As an industry, as businesses and, most importantly, as people – this is an incredibly tough time. No matter where you are in the world, or what you do, we have all been impacted by the coronavirus in some way.
There’s the tragic human toll: the loss of loved ones and colleagues and our own health. Of course, there are the social restrictions too: working from home or not being able to spend time with friends and family. And there are the economic implications, the seriousness of which seem to grow by the day.
We have been through crises before. And even though this might be of an altogether greater magnitude, I’m confident that as an industry we have the skills, adaptability and determination to pull through.
But after bringing the world to an unprecedented standstill, I think it’s safe to say this virus will leave its mark.
We do not know exactly what the long-term implications will be for our industry. However, I think this pandemic is a wake-up call. Like the virus, climate change is a predictable global challenge, but at an exponentially larger scale.
If a virus – albeit an awfully serious one – can bring the global economy to its knees in just a few weeks, imagine what could happen if the worst effects of climate change begin to bite. The potential implications are just frightening.
So, if there is one positive that might come out of this grim episode, it should be the widespread realization that everyone in our industry must challenge themselves to respond much more convincingly to the threat of climate change. We will need more proactive leadership in advancing progressive policies, setting out bold climate positions, and fast-tracking the transition of our businesses to a lower carbon world.
While climate ambitions will undoubtedly be tested as the economy recovers, it is not the time to shy away from them. It is the time for leaders to commit and demonstrate how addressing climate change in the right way builds a healthier, stronger economy and a better world for all.
My own view is that beyond the plans and targets we set; we need to take real, tangible action with the ambition of becoming a net zero emissions industry – and contributing more widely, where we can, to global efforts to reach net zero.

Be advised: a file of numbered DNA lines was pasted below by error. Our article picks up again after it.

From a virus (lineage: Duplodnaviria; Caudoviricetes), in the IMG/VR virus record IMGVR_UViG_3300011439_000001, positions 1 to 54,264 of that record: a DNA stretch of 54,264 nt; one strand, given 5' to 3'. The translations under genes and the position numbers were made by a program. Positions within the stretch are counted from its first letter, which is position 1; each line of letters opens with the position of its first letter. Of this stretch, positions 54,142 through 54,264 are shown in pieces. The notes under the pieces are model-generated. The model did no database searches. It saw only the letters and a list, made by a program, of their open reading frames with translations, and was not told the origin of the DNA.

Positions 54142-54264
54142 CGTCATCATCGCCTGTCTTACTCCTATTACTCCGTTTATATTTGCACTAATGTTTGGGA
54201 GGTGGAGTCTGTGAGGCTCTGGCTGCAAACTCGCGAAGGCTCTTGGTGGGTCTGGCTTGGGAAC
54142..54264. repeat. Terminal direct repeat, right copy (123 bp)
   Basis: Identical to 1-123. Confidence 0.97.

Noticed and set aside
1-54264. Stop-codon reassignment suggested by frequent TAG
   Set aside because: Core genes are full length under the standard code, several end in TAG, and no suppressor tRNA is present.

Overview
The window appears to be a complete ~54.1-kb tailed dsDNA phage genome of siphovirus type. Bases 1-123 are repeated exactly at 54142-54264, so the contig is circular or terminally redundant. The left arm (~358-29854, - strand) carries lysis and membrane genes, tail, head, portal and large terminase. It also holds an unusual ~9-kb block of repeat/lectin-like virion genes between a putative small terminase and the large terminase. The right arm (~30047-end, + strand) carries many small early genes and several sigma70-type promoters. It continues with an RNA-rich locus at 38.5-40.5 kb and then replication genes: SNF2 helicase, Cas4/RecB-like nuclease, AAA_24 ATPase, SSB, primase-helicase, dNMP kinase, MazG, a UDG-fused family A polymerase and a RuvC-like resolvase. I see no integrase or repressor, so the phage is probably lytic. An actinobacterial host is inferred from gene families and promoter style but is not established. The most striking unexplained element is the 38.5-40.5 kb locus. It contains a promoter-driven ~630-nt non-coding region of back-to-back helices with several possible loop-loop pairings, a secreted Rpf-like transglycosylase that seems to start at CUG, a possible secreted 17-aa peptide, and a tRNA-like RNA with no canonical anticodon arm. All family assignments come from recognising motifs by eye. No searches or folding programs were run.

I recognize that not all of us will be able to contribute equally, but we all have a role to play.
And this should start with setting clear decarbonisation targets including on CO2 and methane emissions reductions, then measuring and transparently reporting progress. Without this our industry risks becoming marginalised and will not be able to play our fullest part in helping the world to responsibly meet demand for energy.
There are many resources available to support you such as the Methane Guiding Principles and United Nations CCAC OGMP. Additionally, IOGP in collaboration with IPIECA and OGCI will be increasing our focus and co-ordinating efforts on emissions reduction.
Like COVID-19, society will judge how we respond to climate change and we want to come out on the right side of history. I am confident our industry will rise to the challenge and again demonstrate we are a force for good for the world.
Giving us purpose
This leads onto a related area that I’ve been thinking about a lot recently – particularly amid the coronavirus outbreak.
I am increasingly convinced that the way we act – and react – in situations like this is informed by our motivations. And that flows from our purpose.
As businesses – and also as people – I strongly believe that we should be talking much more about this. In the corporate sphere, that must stretch to something beyond making profits for shareholders. Of course, as commercial entities, that will always be important. But in this ever-changing world, that cannot be our only motivation. We need to embrace purposes that allow us to work for a greater cause: something that lifts our focus from our everyday lives and reminds us that there is a bigger reason for going to work.
There’s nothing like a crisis to help you realize what is really important. If nothing else, this outbreak should spur us to think more about why we do what we do. And I believe that we have a responsibility to make the world a better place where people and our planet can thrive together. Not only because our employees, communities and investors are demanding it, but because it is the right thing to do.